OpenStreetMap Street Addressing with a Nokia N95 and WhereAmI

I had the pleasure of a brief chat with Steve Coast, OpenStreetMap progenitor, at reboot11 last week. Steve is a kind and voluble man, and I learned a lot about the skills you need to propose a crazy idea (“let’s make an open home-brew street map of the world!”) and have people follow you.

Now that vast tracts of the world are actually in OpenStreetMap, Steve suggested that the next level of data gathering might be collecting points for street addresses. This isn’t exactly at a “we’ve 100% decided how to do this” state in the OpenStreetMap universe, but there’s a generally accepted standard that people are using and the map is rendering, so that’s good enough to plunge in. So I did. Here’s how.

First, I headed out into the field with my GPS-equipped Nokia N95 mobile phone running the free WhereAmI application that allows GPS waypoints to be annotated (note that, because of nature of the N95, you likely have to sign this application before installing on your mobile).

Once the GPS had found enough satellites to find its location I started walking down the street. With the Annotate tab selected in WhereAmI I pressed the centre button on the N95’s joystick when I was walking by the centre-point of each house, and added the house number as the “Name” of the annotation:

WhereAmI running on a Nokia N95 WhereAmI running on a Nokia N95

One way up the street I did this on foot; the other way I did it on a bicycle (the street’s not very busy, so it was easy to amble). When I was finished, the WhereAmI Named tab had annotations for every house number on the street:

WhereAmI running on a Nokia N95

When I got back home I selected Options \| Named \| Save Named To File… in WhereAmI, and this exported all of my annotations as a GPX file to the E: drive of the phone:

WhereAmI running on a Nokia N95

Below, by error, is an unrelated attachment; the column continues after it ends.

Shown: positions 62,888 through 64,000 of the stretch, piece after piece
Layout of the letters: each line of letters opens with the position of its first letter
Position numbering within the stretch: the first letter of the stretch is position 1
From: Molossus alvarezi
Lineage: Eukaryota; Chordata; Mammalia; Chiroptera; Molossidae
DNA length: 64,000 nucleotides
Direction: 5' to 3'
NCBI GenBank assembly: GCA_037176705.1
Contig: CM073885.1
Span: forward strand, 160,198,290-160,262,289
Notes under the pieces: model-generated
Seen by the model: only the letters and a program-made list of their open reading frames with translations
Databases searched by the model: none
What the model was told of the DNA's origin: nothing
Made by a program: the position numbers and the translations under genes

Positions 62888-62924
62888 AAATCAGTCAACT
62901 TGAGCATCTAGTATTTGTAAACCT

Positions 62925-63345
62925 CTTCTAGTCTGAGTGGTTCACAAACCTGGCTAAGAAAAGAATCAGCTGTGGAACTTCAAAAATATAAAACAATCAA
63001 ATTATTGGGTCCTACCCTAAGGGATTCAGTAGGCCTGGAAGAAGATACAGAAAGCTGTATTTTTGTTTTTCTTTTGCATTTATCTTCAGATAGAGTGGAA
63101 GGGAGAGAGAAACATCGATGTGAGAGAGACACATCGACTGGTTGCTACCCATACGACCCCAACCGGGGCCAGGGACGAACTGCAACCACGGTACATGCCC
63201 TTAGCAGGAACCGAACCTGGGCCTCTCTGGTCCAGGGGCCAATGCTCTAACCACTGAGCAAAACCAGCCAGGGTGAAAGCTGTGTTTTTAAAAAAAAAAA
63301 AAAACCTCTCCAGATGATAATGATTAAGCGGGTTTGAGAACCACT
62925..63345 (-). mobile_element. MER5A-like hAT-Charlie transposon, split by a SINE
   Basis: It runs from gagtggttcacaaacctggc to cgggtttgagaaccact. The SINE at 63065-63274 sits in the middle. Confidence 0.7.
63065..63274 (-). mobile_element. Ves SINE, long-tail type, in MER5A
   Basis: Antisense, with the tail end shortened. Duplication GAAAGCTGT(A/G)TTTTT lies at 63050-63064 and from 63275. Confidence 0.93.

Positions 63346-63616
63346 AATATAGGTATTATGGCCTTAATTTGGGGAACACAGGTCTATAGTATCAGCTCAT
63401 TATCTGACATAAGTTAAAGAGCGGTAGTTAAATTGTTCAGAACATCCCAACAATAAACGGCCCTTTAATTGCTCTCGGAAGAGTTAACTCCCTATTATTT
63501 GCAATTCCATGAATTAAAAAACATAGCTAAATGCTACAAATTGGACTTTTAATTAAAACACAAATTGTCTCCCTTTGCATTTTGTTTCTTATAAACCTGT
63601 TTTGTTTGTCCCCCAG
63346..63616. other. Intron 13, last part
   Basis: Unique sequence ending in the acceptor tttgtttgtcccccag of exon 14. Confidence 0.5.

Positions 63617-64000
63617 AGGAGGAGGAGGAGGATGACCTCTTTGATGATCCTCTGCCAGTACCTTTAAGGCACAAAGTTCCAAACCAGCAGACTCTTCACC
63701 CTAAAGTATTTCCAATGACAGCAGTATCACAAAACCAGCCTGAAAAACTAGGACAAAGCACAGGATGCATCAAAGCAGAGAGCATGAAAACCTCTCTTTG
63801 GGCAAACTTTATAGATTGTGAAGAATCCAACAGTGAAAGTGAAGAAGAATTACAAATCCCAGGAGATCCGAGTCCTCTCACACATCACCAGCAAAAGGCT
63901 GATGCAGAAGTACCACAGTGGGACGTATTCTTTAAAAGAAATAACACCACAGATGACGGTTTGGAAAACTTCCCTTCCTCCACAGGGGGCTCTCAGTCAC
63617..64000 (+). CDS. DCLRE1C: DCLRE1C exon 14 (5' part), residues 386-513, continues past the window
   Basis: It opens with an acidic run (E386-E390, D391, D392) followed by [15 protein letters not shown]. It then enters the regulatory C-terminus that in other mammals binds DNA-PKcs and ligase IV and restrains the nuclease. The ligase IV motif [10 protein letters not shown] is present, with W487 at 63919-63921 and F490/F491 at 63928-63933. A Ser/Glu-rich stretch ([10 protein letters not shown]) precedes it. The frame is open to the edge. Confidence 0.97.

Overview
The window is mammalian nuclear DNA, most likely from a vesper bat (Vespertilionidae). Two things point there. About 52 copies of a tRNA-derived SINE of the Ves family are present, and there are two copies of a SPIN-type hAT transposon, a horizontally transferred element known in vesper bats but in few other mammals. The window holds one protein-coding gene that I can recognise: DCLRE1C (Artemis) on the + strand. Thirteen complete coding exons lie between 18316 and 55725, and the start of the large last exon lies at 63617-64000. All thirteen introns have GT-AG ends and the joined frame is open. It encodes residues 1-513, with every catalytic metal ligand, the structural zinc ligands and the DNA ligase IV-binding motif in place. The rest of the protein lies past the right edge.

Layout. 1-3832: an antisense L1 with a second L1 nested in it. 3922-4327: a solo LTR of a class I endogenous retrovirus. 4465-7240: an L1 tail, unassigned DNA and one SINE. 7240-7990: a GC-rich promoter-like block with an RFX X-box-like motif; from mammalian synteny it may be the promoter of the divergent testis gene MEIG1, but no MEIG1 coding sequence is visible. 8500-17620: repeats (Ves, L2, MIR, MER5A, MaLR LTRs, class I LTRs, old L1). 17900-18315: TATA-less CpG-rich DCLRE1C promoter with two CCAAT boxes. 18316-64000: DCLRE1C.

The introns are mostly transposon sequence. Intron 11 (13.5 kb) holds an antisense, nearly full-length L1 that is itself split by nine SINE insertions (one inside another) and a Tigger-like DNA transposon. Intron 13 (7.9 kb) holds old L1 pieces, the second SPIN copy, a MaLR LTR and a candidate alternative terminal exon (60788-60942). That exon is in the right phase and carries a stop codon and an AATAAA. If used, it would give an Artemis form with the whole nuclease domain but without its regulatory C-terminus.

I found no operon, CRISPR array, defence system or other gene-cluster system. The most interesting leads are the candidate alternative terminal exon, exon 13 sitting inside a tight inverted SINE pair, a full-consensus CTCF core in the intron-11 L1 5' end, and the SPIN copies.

Next I started up the built-in File Manager application on the phone, navigated to the E: drive (or “memory card”), found the exported file — called wami-annotations-03.gpx — and sent it to my Mac laptop by Bluetooth:

WhereAmI running on a Nokia N95 WhereAmI running on a Nokia N95

With the annotations file on my laptop, I was now ready to add the addresses to OpenStreetMap. Because of a peculiarity with OpenStreetMap importing — it won’t import a GPX file that consists entirely of waypoint and no tracks — I first had to use GPSBabel to convert the GPX file into a native OSM-format file. I selected “GPX XML” as the Input File Type and “OpenStreetMap data files” as the output file type:

With the OSM-formatted file now in hand I fired up JOSM, the desktop OpenStreetMap editor, downloaded the existing map data for my neighbourhood, and then loaded (simply with File \| Open) the OSM file with my annotations: this loaded my house number points into the map, and I was then able to edit each one, placing it to the right or left of the street and adding metadata to each point, specifically:

  • addr:housenumber — for the house number, i.e. 343
  • addr:street — for the street name, i.e. Progreston Road
  • addr:city — for the city name, i.e. Carlisle
  • addr:state — for the state abbreviation, i.e. ON
  • addr:country — for the country abbreviation, i.e. CA

More details on the standards to use are on the OpenStreetMap wiki. The result was a map that looked like this:

JOSM screen shot JOSM screen shot

Finally, I uploaded my changes to OpenStreetMap — File \| Upload to OSM — and then went to the web-based Potlatch editor where I was able to see the satellite layer under my newly-loaded points and fine-tune the position of each housenumber so that the point fell over the house itself:

The result should is that now, a few hours later now that the map tiles have rendered, you see house numbers on the street my parents live on in Ontario:

OpenStreetMap screen shot OpenStreetMap screen shot

It’s not hard to imagine a modified OpenStreetMap-house numbering-optimized version of the WhereAmI application that would smooth over some of the steps in this process, but even with the standard setup I used it wasn’t all that difficult, and the entire process, including field time, was less than an hour.